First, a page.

Leveraging Technology in Targeted Marketing Efforts

By Keith Pellerin, VP-Product Management & Innovation, Aflac

Keith Pellerin, VP-Product Management & Innovation, Aflac

It is no exaggeration to say that nearly every business is a digital business today. Technology supports and shapes the entire customer experience. And, not only is it universal, but technology is also becoming a primary driver of marketing strategies. In fact, marketing has become so closely linked to technology that in 2012 Laura McLellan with Gartner, Inc., predicted that by 2017 CMOs are projected to spend more money on information technology and analytics than CIOs.

"Now is the time to champion technology in marketing to continue delivering creative strategies that provide meaningful messages"

Technology is opening up new avenues for marketers to go beyond traditional tactics and truly focus on providing the right message, to the right audience, at the right time. One aspect of marketing that has been impacted immensely by technology is the way in which marketers are able to target their audiences. Gone are the days of campaigns driven solely by direct mail or telemarketing. Today, consumers have a wealth of information at their fingertips and breaking through that constant noise is difficult. However, for those companies that are moving outside of their “corporate comfort zone” and leveraging technology to better target their message, it is paying off.

Two strategies that are currently taking hold are data-informed social marketing and creative partnerships centered on technology. Aflac recently utilized both marketing avenues when it introduced One Day Pay, a new initiative that allows the company to receive, process, approve, and disburse payment for eligible claims in just one day. By using these technology-driven marketing approaches, Aflac was able to reach its target audiences and deliver a stronger message.

Data-informed social marketing

Big data, is no longer just a hot topic in IT, now it is a vital component to almost every industry, including marketing. Given that consumers are sharing more information about themselves publicly, marketers are able to aggregate large quantities of customer data. Everything from general demographic information down to favorite movies and television shows can be collected from people’s public social media profiles. This has given marketers an unparalleled look into its customers’ daily lives, providing them with the opportunity to deliver relevant messages to targeted audience segments.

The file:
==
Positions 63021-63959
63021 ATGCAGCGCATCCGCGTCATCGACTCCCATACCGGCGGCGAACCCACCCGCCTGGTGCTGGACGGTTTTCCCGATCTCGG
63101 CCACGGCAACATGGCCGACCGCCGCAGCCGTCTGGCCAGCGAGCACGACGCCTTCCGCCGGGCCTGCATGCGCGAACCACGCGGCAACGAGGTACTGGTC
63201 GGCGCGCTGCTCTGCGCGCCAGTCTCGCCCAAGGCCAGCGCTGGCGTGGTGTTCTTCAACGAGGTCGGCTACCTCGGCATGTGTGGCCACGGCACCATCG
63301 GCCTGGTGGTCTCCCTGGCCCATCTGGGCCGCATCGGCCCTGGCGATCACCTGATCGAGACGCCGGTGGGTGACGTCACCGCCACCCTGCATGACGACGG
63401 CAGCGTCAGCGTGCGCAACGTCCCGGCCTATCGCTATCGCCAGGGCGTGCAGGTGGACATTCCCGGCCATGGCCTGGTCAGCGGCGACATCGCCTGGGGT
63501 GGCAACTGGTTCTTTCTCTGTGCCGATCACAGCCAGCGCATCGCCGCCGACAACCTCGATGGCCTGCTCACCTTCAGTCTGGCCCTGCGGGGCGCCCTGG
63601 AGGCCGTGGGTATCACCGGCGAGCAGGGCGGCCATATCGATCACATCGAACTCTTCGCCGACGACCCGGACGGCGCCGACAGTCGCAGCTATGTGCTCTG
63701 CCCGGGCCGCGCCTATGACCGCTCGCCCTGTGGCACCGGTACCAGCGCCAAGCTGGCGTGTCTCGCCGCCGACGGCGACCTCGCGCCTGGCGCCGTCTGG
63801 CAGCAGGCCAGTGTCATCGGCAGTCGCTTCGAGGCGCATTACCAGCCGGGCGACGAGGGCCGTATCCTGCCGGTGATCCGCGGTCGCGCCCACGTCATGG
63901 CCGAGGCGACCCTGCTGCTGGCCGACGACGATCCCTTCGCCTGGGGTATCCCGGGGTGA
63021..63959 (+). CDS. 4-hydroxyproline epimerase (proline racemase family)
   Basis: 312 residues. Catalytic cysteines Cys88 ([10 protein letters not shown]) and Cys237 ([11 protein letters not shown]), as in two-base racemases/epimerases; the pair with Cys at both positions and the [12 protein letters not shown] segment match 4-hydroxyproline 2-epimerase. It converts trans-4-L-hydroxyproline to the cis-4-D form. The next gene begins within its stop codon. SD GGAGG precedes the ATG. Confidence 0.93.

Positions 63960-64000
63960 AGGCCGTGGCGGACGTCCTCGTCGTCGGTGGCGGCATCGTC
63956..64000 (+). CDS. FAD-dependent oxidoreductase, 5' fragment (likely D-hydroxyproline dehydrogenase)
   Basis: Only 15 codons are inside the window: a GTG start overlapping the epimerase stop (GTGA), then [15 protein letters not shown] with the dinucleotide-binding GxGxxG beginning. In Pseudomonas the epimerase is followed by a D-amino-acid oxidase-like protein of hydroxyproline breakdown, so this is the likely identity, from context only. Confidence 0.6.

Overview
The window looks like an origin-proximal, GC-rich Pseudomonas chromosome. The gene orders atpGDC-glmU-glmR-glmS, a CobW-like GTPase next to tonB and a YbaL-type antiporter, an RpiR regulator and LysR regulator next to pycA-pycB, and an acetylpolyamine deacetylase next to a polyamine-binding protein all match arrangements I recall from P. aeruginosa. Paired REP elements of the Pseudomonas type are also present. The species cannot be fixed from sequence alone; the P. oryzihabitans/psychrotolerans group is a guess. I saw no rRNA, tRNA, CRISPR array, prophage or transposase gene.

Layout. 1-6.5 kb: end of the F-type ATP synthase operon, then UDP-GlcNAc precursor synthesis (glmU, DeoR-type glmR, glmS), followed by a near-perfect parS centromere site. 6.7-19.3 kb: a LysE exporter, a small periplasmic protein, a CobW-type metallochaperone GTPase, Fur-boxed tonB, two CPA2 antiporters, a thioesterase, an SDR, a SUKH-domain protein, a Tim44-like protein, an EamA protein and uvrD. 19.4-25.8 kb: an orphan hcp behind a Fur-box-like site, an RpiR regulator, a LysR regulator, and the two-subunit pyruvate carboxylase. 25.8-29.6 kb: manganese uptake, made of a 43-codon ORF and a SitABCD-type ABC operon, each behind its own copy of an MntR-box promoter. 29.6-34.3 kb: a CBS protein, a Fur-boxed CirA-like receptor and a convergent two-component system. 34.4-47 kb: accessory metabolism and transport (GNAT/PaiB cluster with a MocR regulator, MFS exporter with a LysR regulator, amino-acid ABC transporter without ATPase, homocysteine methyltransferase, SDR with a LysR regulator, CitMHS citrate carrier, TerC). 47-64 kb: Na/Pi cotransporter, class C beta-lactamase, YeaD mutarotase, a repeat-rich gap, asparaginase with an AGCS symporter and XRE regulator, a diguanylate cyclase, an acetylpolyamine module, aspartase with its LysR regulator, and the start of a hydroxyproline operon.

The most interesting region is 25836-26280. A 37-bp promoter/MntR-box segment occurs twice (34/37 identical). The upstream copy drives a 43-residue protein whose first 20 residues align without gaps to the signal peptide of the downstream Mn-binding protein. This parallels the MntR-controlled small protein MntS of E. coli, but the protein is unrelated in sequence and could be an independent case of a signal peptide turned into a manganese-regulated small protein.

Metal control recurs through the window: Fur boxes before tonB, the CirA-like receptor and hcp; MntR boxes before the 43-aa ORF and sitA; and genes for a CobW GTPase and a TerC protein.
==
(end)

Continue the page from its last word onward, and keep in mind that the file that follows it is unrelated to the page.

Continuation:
Data-informed social marketing is one way companies can take advantage of big data created by consumers’ increasingly digital lives. It helps to make a company’s social marketing as relevant as possible by utilizing data for specific advertising purposes, among other things. In a sense, data-informed social marketing leverages micro-targeted advertisements to provide hyper-localized messages.

According to the 2014 GWI Social report by Global Web Index, social media use is continuing to grow, so much that internet users spend 41 percent of their time online on social networking and micro-blogging sites, such as Facebook, Twitter and LinkedIn. This presents a big opportunity for marketers to build upon their traditional tactics through the use of data-informed social marketing.

Knowing this, Aflac created micro-targeted advertisements on Facebook to provide reminders to potential policyholders during open enrollment periods. Aflac was able to do this by using technology to pin-point people who verified on their social media pages that they work at companies that make Aflac polices available to employees. This allowed Aflac to find the exact people who have access to its products and deliver a highly-targeted, and relevant, message. This pilot program was so successful that Aflac is looking to expand its use of data-informed social marketing into its recruitment efforts.

Creative partnerships

Being able to pinpoint the platform that is most influential to a specific segment or demographic can open new doors for marketers in the way of creative partnerships.

Partnering with brands is not a new concept, but often marketers restrict themselves to partnerships that seem the most logical or fitting for their specific company. Taking a step, or two, outside the box when exploring new partnerships could prove to be just what a marketing strategy needs to succeed. Teaming up with a brand that may seem out-of-the-ordinary for a given industry can help companies gain a wider reach in their marketing efforts, and create an opportunity to deliver a more impactful message.

For the launch of One Day Pay, Aflac partnered with Pandora® to reach the millennial audience through an unexpected medium for an insurance company. Who would have thought Aflac would launch the first official GRAMMY station on Pandora® where fans could listen to GRAMMY-nominated artists and songs? But recognizing the brand’s significance with millennials, Aflac pursued this seemingly unusual partnership with great success. Aflac leveraged the station’s popularity and shared the station on Twitter in the days leading up to the 2015 GRAMMY Awards. This allowed the Aflac Duck to provide entertaining content for his Twitter followers and align himself with the GRAMMYs brand, event and online conversations leading up to the event.

Looking ahead

With new technological advances announced almost every day, and businesses constantly looking for innovative ways to stand out in a crowded space and communicate their messages, the lines between marketing and IT departments are beginning to blur. Therefore, now is the time to bring in technology in marketing to continue delivering creative strategies that provide meaningful messages.

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